Thicke himself has been a woeful defender of the song in interviews, recalling Spinal Tap’s response to being called sexist: “What’s wrong with being sexy?” That could be because, unlike Body Count or Eminem, he didn’t intend to be outrageous. In R&B, such lyrics are par for the course. But it is revealing that TI’s verse, which features the inflammatory line: “I’ll give you something big enough to tear your ass in two,” has been replaced in televised performances with milder verses from rappers such as Iggy Azalea and the Roots’ Black Thought.

The video is another matter. It was conceived and directed by Diane Martel, who told US website Grantland: “It forces the men to feel playful and not at all like predators. I directed the girls to look into the camera. This is very intentional and they do it most of the time; they are in the power position. I don’t think the video is sexist. The lyrics are ridiculous, the guys are silly as fuck.”


Martel’s thoughts have received little attention, but then one flaw in the current debate is an unwillingness to credit female artists with ideas of their own. When Miley Cyrus appeared naked in the Wrecking Ball video, critics assumed director Terry Richardson was calling the shots, yet in the case of Blurred Lines the blame for the video falls on Thicke. “People have been discounting almost everything Martel says, even though she was in charge,” says Johnston.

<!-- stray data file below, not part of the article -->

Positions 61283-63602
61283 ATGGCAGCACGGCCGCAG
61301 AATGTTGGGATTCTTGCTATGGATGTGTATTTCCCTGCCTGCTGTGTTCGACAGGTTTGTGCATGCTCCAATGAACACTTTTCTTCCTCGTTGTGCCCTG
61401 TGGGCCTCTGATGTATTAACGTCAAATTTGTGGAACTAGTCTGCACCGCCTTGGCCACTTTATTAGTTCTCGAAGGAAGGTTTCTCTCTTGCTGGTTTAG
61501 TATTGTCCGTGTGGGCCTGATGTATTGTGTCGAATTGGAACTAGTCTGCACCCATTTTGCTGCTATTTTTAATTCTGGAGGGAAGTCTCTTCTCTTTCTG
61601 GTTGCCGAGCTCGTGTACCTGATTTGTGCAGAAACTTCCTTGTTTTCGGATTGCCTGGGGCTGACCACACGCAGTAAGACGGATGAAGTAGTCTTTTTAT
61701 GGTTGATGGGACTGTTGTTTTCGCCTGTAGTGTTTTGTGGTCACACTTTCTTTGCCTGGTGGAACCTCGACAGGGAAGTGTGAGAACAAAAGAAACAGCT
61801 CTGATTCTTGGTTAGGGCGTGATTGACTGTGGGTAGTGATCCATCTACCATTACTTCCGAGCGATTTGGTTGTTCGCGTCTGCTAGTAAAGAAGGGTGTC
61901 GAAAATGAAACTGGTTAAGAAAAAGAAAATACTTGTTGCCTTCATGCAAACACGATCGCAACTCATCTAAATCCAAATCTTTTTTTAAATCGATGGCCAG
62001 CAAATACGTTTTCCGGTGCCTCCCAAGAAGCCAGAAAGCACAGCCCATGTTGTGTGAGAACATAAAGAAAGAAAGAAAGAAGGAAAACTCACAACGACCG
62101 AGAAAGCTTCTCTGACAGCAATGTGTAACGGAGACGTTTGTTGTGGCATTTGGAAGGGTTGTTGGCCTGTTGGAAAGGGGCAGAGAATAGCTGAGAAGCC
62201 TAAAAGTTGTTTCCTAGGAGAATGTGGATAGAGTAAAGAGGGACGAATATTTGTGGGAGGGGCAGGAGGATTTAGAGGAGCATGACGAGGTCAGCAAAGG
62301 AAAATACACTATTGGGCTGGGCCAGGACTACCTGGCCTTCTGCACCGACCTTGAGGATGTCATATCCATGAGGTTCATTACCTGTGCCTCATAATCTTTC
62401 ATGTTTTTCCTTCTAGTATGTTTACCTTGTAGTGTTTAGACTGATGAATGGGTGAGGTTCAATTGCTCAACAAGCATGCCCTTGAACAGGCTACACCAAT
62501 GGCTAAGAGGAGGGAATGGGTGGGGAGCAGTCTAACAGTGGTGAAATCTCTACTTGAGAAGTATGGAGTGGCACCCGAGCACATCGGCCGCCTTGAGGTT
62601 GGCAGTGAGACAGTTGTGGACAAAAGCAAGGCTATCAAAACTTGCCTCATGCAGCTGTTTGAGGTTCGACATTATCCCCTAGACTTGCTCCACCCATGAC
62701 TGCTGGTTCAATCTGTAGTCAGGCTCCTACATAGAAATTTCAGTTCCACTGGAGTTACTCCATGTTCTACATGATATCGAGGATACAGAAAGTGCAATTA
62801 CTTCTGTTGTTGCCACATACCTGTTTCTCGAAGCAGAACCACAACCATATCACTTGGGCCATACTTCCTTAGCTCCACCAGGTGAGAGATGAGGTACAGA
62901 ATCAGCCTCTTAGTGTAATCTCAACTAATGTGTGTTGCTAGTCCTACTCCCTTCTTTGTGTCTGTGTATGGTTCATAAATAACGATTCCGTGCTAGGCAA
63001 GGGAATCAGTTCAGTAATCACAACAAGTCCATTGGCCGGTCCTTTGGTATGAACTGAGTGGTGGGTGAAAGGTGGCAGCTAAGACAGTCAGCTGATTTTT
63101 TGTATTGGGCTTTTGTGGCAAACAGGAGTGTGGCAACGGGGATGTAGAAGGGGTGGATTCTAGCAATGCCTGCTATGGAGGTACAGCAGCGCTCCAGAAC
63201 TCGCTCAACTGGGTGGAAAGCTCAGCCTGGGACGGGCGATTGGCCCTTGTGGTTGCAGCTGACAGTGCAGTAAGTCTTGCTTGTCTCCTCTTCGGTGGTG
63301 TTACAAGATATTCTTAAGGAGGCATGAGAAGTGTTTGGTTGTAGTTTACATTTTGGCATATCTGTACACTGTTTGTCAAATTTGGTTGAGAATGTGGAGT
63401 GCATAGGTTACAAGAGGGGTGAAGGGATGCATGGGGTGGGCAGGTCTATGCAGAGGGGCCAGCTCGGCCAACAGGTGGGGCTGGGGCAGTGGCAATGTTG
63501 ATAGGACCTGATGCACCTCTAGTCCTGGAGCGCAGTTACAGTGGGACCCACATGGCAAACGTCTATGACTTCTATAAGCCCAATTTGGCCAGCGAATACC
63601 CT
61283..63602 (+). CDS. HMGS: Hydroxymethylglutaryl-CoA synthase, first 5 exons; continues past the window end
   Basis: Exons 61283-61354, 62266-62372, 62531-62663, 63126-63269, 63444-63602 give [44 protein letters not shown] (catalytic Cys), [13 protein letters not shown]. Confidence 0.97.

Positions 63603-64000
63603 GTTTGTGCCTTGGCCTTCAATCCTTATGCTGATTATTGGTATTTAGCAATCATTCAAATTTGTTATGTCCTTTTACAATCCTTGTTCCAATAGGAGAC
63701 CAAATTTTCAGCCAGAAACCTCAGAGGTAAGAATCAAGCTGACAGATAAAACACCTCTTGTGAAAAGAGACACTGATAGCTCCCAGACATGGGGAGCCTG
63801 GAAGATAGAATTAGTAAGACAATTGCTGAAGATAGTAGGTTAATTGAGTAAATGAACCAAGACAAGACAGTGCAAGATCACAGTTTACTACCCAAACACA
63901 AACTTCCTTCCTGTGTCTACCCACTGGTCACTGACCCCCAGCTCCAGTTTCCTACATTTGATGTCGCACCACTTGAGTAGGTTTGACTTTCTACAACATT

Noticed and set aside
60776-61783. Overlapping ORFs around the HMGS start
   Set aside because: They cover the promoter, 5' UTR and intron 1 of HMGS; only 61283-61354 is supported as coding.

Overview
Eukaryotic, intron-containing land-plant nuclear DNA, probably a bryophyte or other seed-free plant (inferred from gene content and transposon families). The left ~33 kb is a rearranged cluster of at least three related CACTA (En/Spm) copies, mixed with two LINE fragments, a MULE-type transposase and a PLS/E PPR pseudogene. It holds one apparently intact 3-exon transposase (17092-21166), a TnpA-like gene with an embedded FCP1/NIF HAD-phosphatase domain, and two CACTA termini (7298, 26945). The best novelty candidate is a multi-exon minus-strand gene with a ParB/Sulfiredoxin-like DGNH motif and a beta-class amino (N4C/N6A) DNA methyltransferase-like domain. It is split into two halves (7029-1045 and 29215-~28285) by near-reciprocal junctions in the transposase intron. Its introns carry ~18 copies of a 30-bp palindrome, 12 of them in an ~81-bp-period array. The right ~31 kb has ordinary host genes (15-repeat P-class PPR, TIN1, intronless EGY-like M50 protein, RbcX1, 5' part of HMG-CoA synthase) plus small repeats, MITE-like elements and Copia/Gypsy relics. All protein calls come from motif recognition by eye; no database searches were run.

This is just one of the ways in which the battle lines are themselves blurred. Feminists were divided in their response to Sinéad O’Connor’s open letters to Miley Cyrus. Was O’Connor making a valid feminist critique of misogyny in the music industry, or was she indulging in priggish “slut-shaming”?

Even more (here’s that word again) problematic is the intersection of gender and race. While the members of the PMRC were affronted by heavy metal as well as hip-hop – their original “Filthy Fifteen” blacklist featured only three black artists – the current focus is overwhelmingly on urban music. Lily Allen’s new video exclusively parodies black music and reduces black women’s bodies to lurid props, however satirical her intent might be. One critic, who asked to be quoted anonymously, says: “The lyrics talk about the absurdity of the industry and the media but the main visual reference is black music. What about Katy Perry or Gaga or Miley? What about rock music?”

“Lily Allen’s using the sexualization of black women to challenge the sexualization of black women so it doesn’t really work,” says Latchford. “It’s a good concept but poorly executed. For us it’s not a problem with black music specifically, but the music industry as a whole.”

The complexity inherent in debating pop, where lyrics and videos are often elliptical, ambiguous and even contradictory, isn’t well served by the kind of direct condemnations that tend to generate attention. In the case of Blurred Lines, many listeners came to the song via the controversy and therefore had an opinion before they had a reaction. “Once you have an opinion that can be summed up by a single word – rapey, which I think is a terrible word – it’s something that people can run with in an intense and far-reaching way, even if they haven’t listened to the song,” says Johnston. “You have this culture of commentary online where people are pressured to constantly come up with controversial angles to stick out. They don’t have to do their homework to get the desired effect, which is traffic.”